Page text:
The garden centers around large ponds lined with statues of Greek gods. You’ll find a huge variety of plants, deciduous and conifer trees, swans, geese and hidden pavilions nestled in corners of the gardens. With a little planning, you could take along a picnic of bread, cheese and wine. Find a spot under the shade of a tree, relax and watch the fish in the canals swim by. You’ll be pleasantly surprised by this garden spot not found on a lot of travel itineraries.
Villa Lante near Bagnaia, Italy
This 16th century garden is one of Italy’s greatest gardens and is considered by many to be the best example of the best period of garden history – the Mannerist phase of the Italian Renaissance. The first thing you’ll notice is the distinct lack of flowers. Instead you’ll find a lot of gracefully sculpted trees, hedges, shrubbery and topiary. Water plays a huge part in this garden and is a main focal point. There is a spring that has been used to create wonderful water features that follow the terraces on this hillside property with fountains, small waterfalls and grottos.
The other unusual thing about this garden is that the palaces and other buildings seem to have been created as garden accents rather than buildings to stand on their own. You must take a guided tour in order to see the gardens, but it’s well worth it to hear all of the history behind the magnificence.
Powerscourt – near Dublin, Ireland
These gardens are located a short drive outside of Dublin. The 47 acres you’ll enjoy are part of a large country estate developed over the last two and a half centuries. There are several parts to these well-planned gardens. As you leave the main house, make sure to pause for a few minutes to enjoy the view. You’ll look down over several Italian style terraces towards the pond. The terraces contain flowerbeds and large, ornate sculptures including life-sized winged horses. Past the pond your eyes will be drawn up to the fertile green of the Wicklow Mountains.
Once you’ve taken a little time to enjoy the view, you can begin your exploration. You’ll discover walled gardens that are full of colorful rose beds and herbs, a lake surrounded by Japanese red cedars, a Japanese garden, a sweet pet cemetery, grottos, a tree-lined avenue, and the Pepper Pot tower that provides wonderful views of the surrounding area. The day we were there the sky was grey and overcast, but the beauty of Powerscourt shined through.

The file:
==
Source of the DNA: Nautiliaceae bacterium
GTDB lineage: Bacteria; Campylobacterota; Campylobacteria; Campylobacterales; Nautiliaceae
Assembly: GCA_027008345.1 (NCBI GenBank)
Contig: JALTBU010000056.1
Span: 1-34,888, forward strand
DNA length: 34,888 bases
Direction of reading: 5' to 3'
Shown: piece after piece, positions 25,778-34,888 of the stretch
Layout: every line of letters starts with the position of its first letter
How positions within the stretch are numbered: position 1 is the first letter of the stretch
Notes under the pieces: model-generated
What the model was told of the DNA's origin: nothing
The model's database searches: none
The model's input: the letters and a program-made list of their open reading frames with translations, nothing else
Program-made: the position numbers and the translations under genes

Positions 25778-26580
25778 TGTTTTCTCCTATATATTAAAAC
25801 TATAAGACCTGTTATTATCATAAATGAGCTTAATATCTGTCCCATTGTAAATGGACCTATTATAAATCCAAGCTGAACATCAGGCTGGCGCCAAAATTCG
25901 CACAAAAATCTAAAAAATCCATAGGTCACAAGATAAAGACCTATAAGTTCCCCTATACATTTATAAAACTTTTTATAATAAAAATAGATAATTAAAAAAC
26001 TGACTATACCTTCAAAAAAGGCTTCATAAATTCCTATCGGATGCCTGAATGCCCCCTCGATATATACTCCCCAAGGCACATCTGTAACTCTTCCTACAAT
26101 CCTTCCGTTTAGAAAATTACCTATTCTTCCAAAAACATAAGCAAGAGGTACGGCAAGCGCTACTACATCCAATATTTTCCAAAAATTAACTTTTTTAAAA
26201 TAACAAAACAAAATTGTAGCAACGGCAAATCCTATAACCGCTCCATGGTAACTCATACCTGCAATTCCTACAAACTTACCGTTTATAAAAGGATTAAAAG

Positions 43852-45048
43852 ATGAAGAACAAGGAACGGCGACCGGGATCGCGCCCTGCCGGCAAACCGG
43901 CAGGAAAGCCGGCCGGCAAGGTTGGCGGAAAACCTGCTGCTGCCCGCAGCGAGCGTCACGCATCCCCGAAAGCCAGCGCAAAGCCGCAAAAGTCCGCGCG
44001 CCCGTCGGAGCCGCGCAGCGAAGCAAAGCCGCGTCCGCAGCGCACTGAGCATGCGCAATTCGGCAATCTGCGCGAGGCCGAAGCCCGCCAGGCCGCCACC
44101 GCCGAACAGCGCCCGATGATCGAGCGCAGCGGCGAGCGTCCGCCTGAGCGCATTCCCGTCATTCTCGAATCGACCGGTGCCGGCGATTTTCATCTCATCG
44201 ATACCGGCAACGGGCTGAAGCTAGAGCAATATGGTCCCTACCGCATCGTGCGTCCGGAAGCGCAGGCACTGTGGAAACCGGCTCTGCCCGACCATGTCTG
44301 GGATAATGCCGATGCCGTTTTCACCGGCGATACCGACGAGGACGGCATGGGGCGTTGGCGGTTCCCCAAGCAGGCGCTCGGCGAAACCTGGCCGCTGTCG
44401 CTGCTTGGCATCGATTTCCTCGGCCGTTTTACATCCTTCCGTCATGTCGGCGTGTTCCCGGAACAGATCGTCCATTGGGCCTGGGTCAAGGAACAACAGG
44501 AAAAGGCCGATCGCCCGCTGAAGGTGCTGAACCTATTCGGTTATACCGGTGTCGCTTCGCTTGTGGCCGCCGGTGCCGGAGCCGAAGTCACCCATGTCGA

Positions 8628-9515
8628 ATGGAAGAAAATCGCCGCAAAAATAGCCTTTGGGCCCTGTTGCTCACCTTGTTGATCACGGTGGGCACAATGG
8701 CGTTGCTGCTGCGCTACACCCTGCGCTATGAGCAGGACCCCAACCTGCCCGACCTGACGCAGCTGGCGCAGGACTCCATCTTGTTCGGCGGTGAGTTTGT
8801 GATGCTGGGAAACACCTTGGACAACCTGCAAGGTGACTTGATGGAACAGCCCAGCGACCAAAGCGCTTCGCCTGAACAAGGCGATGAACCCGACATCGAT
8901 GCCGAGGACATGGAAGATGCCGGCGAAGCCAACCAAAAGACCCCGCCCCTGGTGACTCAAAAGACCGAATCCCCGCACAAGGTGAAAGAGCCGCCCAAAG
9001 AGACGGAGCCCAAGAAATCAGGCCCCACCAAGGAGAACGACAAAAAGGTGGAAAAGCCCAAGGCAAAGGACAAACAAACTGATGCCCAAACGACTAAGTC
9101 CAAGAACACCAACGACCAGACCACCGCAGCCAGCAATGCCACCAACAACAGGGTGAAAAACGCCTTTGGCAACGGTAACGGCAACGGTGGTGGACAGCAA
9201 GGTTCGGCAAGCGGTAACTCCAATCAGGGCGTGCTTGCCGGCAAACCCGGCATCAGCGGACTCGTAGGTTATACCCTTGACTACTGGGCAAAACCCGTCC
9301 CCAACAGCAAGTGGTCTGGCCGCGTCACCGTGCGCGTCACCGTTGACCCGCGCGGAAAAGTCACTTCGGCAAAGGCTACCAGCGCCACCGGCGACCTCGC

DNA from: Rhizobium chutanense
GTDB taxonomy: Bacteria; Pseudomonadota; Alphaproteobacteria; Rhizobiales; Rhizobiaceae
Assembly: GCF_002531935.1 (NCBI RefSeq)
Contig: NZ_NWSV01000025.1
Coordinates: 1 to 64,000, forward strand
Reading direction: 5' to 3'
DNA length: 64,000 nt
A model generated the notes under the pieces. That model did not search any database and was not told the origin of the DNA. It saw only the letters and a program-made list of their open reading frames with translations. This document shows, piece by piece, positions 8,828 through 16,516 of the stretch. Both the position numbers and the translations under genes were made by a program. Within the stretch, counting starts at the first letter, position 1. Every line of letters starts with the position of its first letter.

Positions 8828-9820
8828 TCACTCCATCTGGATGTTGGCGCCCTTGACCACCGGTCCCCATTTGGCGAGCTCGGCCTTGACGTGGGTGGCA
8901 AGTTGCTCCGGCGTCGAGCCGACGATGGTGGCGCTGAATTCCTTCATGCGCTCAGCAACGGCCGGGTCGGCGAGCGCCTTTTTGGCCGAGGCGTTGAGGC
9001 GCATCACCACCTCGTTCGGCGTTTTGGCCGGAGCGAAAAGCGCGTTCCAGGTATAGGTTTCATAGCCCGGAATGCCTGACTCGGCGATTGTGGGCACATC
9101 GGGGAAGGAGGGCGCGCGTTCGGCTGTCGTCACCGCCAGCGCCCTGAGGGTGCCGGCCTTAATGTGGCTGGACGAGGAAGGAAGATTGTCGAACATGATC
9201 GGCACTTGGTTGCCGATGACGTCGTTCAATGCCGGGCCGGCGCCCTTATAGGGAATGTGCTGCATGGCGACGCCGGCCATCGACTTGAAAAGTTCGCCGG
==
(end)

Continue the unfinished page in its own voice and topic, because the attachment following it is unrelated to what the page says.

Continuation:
Monet’s Garden in Giverny, France
It’s hard for me to separate Monet’s Garden from the actual village of Giverny, since the village has done a wonderful job of making itself an extension of the garden. But, separate they are. The gardens are located behind the house that Claude Monet moved into with his family in the 1880’s. Over the years he transformed the gardens into the serene setting you see in so many of his paintings. He used scenes from Japanese prints as his inspiration and created a garden that has been termed “unorganized.” It may be unorganized, but it’s bursting with the beauty of colorful flowers, stately bamboo, elegant weeping willows, ponds full of water lilies and the famed Japanese bridge covered with wisteria. The flower garden and the water garden seem to exist both separately and in conjunction with each other, which I think was part of Monet’s master plan.
If you plan on spending the night in the village (which I recommend) you may want to make a reservation in advance. We weren’t planning to stay, but circumstances caused us to arrive later in the day than we had hoped. We began the search for accommodations and finally found a house to stay in outside of the village. At first glance it seemed we had scored a prize. There was a massive locked gate leading in to the grounds, a pasture with a horse grazing in it, a garden smaller than, but similar to Monet’s, (even with a pond and bridge) and a stately home. Unfortunately, when we entered the home we realized it was broken and battered. It was very dirty, had leaky toilets and shower, and some of the windows were broken out. We survived our night, woke early and skipped the filthy shower. We still refer fondly to it as “the scary house,” but if we ever return we’ll have a reservation.
Traveling is always an adventure, but the sights you see make it all worthwhile. Try to get outside of the museums and churches to commune a little with nature. You’ll be very happy you included these gardens in your itinerary.